Fourth, again unrelated to the column, Goodman objects that “Turley goes down a familiar rabbit hole of disinformation. He writes, at length, that Flynn false statement was not material in reference to CRIMINAL investigation, but never mentions key in Flynn false statement case was ongoing COUNTERINTELLIGENCE investigation.”

Again, this ignores the finding of the Justice Department itself that there was no investigation involving Flynn by the time of the interviews by the agents. I and others have addressed this point in prior writings. Goodman again just repeated the conclusory point as fact. In December 2016, investigators had found no evidence of any crime by Flynn. They wanted to shut down the investigation; they were overruled by superiors, including FBI special agent Peter Strzok, Deputy Director Andrew McCabe and Director James Comey. Comey himself reportedly told Obama before the interviews that the conversations with the Russians appeared entirely “legit.” The “rabbit hole” Goodman describes is actually the finding of the Justice Department:

“[T]he Government has concluded that the interview of Mr. Flynn was untethered to, and unjustified by, the FBI’s counterintelligence investigation into Mr. Flynn—a no longer justifiably predicated investigation that the FBI had, in the Bureau’s own words, prepared to close because it had yielded an “ absence of any derogatory information.” … The Government is not persuaded that the January 24, 2017 interview was conducted with a legitimate investigative basis and therefore does not believe Mr. Flynn’s statements were material even if untrue.”

Indeed, former Acting Attorney General Sally Yates agreed that Comey “went rogue” in sending the agents to Flynn’s office — the same agents who later said that they did not believe Flynn intentionally lied.

Fifth, Goodman (again without context) repeatedly notes that the following people objected that I misrepresented their positions.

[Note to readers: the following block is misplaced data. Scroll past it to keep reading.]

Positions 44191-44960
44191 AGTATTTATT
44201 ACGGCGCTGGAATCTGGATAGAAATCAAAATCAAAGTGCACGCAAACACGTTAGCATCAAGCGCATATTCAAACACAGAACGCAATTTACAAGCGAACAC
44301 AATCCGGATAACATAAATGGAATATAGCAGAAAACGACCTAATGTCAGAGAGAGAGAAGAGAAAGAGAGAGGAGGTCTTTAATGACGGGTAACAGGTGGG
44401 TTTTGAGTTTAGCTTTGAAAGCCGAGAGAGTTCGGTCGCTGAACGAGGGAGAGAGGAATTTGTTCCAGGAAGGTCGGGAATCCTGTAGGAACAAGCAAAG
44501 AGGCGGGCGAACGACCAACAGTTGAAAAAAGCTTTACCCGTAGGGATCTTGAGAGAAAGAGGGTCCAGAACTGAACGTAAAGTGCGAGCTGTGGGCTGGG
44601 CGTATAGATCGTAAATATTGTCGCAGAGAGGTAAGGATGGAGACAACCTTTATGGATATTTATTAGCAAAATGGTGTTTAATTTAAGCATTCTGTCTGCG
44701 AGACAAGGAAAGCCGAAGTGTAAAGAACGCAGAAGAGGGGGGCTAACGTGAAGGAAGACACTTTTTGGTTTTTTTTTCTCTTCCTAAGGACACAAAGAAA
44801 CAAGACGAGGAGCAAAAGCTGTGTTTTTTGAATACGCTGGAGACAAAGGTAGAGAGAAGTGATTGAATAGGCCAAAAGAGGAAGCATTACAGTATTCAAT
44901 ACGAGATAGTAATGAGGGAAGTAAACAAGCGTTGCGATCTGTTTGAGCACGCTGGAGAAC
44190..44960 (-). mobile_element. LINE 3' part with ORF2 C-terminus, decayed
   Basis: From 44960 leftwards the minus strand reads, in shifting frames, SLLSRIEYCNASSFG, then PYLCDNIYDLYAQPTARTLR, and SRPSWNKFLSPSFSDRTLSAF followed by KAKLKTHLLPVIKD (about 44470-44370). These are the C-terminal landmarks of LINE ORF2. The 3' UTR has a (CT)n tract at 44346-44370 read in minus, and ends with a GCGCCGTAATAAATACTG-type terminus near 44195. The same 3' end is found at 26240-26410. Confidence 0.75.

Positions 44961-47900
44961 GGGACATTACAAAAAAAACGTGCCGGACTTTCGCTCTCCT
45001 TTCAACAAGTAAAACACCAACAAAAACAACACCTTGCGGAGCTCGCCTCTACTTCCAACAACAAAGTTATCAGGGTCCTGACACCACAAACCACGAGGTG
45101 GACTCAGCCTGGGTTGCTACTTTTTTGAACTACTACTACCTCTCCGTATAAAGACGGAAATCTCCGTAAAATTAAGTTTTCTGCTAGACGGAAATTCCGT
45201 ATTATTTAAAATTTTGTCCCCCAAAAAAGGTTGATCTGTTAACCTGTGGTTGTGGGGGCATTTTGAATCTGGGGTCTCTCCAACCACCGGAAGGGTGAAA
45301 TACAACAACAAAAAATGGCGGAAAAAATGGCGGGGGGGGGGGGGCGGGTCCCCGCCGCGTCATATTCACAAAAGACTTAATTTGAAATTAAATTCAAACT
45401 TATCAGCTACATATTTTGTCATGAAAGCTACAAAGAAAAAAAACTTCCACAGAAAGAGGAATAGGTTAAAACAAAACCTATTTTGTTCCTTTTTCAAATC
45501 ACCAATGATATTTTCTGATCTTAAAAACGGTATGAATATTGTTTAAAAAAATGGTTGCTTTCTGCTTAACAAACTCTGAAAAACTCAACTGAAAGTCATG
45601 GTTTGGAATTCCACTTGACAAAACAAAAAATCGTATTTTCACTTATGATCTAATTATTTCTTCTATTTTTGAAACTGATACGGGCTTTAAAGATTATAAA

These are indeed some of the experts who have expounded theories that I viewed as facially unsound.  There is an insatiable appetite for theories of crimes committed by Trump or his family or campaign. The fact that such theories never panned out or were made the basis for impeachments or indictments is immaterial. They are popular and rarely supported.  It then falls to others to shoulder the unpopular task of noting that these theories are unsupported by case law or radical extensions of the criminal code.

When confronted on the lack of legal support for the theories, the claim (as with Goodman) is that there must be some misrepresentation. Take Professor Rangappa. I criticized her for a call to impeach Barr and earlier claims that Comey’s notes (which he took from the FBI) are really no more than a collection of “personal recollections.”  The suggested use of impeachment against Barr is absurd and sensational. It would convert policy disagreements into high crimes and misdemeanors.  Rangappa’s dismissal of the importance of removing these notes was contradicted by the FBI itself which ultimately found what I stated in these columns: these are official FBI documents and contained potential classified information. Likewise, Eliason has objected to columns criticizing his various theories of indictable acts by Trump. including a bribery theory. I testified against such a unsupportable theory in the impeachment hearing and it was not adopted by the Democrats in their ultimate articles of impeachment.  Notably, the popularity of such theories in the press is in direct contrast to their rejection in the courts. Without repeating all of these points, the reader can judge such disagreements on the merits by searching these names on the blog, which links to the underlying debates.